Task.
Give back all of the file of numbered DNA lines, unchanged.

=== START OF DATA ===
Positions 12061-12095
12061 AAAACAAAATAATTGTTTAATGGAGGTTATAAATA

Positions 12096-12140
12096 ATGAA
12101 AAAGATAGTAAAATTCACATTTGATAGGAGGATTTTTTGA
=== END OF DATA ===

Positions 12061-12095
12061 AAAACAAAATAATTGTTTAATGGAGGTTATAAATA

Positions 12096-12140
12096 ATGAA
12101 AAAGATAGTAAAATTCACATTTGATAGGAGGATTTTTTGA